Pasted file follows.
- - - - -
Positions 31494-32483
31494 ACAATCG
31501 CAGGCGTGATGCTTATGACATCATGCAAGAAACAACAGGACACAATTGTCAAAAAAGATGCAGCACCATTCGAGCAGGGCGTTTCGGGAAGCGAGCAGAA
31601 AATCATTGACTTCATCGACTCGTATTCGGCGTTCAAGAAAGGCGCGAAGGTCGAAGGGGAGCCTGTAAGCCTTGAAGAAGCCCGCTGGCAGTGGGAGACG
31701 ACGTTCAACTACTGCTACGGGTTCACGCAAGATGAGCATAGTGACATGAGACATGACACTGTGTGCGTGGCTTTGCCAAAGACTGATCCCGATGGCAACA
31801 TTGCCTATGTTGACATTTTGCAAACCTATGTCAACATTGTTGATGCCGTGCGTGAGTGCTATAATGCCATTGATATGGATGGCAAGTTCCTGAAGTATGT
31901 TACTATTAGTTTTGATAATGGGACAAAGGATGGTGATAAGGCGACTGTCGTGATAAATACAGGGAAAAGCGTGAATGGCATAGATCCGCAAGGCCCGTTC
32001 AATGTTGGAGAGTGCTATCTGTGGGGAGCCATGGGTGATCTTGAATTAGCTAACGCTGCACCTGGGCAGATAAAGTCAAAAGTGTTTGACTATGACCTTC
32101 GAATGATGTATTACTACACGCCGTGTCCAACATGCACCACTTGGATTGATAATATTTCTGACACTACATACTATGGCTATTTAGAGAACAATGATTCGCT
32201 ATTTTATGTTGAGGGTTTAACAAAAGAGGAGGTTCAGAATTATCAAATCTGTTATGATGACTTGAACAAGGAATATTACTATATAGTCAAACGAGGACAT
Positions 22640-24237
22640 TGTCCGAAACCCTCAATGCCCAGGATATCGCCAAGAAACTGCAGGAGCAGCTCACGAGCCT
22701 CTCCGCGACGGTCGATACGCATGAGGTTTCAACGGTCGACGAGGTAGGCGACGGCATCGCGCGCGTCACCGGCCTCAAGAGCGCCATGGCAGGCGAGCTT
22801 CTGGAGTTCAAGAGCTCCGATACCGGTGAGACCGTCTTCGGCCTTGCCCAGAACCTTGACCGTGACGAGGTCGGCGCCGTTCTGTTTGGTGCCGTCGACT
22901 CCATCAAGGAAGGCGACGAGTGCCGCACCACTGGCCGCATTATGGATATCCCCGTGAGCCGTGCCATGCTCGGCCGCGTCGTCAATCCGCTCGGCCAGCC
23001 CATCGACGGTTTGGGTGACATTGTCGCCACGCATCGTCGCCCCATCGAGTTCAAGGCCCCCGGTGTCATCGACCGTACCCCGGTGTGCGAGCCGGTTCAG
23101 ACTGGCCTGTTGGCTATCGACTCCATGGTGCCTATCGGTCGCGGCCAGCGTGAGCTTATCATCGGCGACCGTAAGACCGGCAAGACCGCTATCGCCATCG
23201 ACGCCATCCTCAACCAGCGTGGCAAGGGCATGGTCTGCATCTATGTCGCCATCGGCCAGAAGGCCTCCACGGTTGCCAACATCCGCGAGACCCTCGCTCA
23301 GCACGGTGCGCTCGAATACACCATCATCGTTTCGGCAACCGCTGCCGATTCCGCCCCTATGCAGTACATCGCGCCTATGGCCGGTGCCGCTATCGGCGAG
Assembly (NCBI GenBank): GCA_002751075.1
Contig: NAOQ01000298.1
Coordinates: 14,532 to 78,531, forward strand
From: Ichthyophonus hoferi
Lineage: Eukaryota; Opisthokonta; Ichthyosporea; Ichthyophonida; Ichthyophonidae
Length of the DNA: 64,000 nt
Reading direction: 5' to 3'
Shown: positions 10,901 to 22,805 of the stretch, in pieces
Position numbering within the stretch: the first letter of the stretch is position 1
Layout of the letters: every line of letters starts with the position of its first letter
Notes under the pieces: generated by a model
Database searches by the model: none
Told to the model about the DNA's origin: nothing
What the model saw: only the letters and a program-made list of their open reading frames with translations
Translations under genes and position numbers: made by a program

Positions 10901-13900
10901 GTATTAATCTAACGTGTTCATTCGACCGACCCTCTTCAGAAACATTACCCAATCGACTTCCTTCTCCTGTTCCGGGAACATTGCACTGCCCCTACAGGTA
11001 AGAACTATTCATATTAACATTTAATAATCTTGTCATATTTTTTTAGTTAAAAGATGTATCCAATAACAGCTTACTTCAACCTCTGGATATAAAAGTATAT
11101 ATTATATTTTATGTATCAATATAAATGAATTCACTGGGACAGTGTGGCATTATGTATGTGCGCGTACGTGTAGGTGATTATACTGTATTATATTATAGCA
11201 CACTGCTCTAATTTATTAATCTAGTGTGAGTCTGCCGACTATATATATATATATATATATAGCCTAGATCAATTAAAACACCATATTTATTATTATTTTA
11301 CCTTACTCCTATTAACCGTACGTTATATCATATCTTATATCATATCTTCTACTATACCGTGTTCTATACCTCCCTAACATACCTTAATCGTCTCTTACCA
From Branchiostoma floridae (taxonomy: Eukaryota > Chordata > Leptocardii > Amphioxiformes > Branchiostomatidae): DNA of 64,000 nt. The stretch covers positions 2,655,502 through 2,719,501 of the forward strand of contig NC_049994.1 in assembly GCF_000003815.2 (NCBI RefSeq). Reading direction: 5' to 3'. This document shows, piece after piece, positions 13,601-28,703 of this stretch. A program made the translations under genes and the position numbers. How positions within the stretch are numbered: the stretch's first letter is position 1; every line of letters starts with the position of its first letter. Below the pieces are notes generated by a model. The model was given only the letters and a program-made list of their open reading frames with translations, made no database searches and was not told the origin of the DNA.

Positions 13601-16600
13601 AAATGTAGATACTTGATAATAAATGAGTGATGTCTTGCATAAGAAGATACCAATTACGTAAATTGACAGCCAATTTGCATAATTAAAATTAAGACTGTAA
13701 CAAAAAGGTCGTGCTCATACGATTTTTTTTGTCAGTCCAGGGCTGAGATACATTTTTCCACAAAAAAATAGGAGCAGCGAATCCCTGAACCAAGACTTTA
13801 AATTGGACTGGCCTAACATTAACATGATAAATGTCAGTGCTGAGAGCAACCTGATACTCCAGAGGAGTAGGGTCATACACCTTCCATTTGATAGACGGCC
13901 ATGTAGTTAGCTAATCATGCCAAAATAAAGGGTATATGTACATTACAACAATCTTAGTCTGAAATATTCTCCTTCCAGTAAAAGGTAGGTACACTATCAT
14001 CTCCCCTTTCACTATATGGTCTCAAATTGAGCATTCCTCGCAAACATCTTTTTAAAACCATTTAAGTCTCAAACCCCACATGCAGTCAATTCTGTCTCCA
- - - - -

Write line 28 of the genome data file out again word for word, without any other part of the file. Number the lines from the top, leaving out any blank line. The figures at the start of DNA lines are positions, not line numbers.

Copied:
Position numbering within the stretch: the first letter of the stretch is position 1